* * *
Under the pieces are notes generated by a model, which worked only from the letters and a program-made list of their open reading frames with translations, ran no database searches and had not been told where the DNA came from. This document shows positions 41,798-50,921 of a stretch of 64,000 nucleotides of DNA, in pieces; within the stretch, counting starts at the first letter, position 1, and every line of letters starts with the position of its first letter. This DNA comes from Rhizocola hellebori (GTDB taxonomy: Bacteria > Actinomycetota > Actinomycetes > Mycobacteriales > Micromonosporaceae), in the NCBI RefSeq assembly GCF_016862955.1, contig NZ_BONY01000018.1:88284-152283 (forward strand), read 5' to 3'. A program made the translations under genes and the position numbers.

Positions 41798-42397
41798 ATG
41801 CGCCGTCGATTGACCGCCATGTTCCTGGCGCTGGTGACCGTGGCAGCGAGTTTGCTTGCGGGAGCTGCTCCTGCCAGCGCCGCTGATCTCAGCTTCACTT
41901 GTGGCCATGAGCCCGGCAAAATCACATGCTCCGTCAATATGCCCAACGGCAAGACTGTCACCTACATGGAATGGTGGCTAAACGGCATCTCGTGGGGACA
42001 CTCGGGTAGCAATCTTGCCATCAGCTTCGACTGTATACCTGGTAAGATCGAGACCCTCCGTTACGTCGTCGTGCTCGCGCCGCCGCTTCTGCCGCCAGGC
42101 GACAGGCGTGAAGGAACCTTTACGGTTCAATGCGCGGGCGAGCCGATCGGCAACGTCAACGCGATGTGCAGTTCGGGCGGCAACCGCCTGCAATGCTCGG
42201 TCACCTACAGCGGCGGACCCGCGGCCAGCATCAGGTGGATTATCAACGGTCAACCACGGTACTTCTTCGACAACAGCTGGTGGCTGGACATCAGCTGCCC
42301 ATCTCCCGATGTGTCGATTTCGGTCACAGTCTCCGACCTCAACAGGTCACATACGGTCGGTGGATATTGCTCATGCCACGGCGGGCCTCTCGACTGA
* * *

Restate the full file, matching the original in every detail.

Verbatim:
Under the pieces are notes generated by a model, which worked only from the letters and a program-made list of their open reading frames with translations, ran no database searches and had not been told where the DNA came from. This document shows positions 41,798-50,921 of a stretch of 64,000 nucleotides of DNA, in pieces; within the stretch, counting starts at the first letter, position 1, and every line of letters starts with the position of its first letter. This DNA comes from Rhizocola hellebori (GTDB taxonomy: Bacteria > Actinomycetota > Actinomycetes > Mycobacteriales > Micromonosporaceae), in the NCBI RefSeq assembly GCF_016862955.1, contig NZ_BONY01000018.1:88284-152283 (forward strand), read 5' to 3'. A program made the translations under genes and the position numbers.

Positions 41798-42397
41798 ATG
41801 CGCCGTCGATTGACCGCCATGTTCCTGGCGCTGGTGACCGTGGCAGCGAGTTTGCTTGCGGGAGCTGCTCCTGCCAGCGCCGCTGATCTCAGCTTCACTT
41901 GTGGCCATGAGCCCGGCAAAATCACATGCTCCGTCAATATGCCCAACGGCAAGACTGTCACCTACATGGAATGGTGGCTAAACGGCATCTCGTGGGGACA
42001 CTCGGGTAGCAATCTTGCCATCAGCTTCGACTGTATACCTGGTAAGATCGAGACCCTCCGTTACGTCGTCGTGCTCGCGCCGCCGCTTCTGCCGCCAGGC
42101 GACAGGCGTGAAGGAACCTTTACGGTTCAATGCGCGGGCGAGCCGATCGGCAACGTCAACGCGATGTGCAGTTCGGGCGGCAACCGCCTGCAATGCTCGG
42201 TCACCTACAGCGGCGGACCCGCGGCCAGCATCAGGTGGATTATCAACGGTCAACCACGGTACTTCTTCGACAACAGCTGGTGGCTGGACATCAGCTGCCC
42301 ATCTCCCGATGTGTCGATTTCGGTCACAGTCTCCGACCTCAACAGGTCACATACGGTCGGTGGATATTGCTCATGCCACGGCGGGCCTCTCGACTGA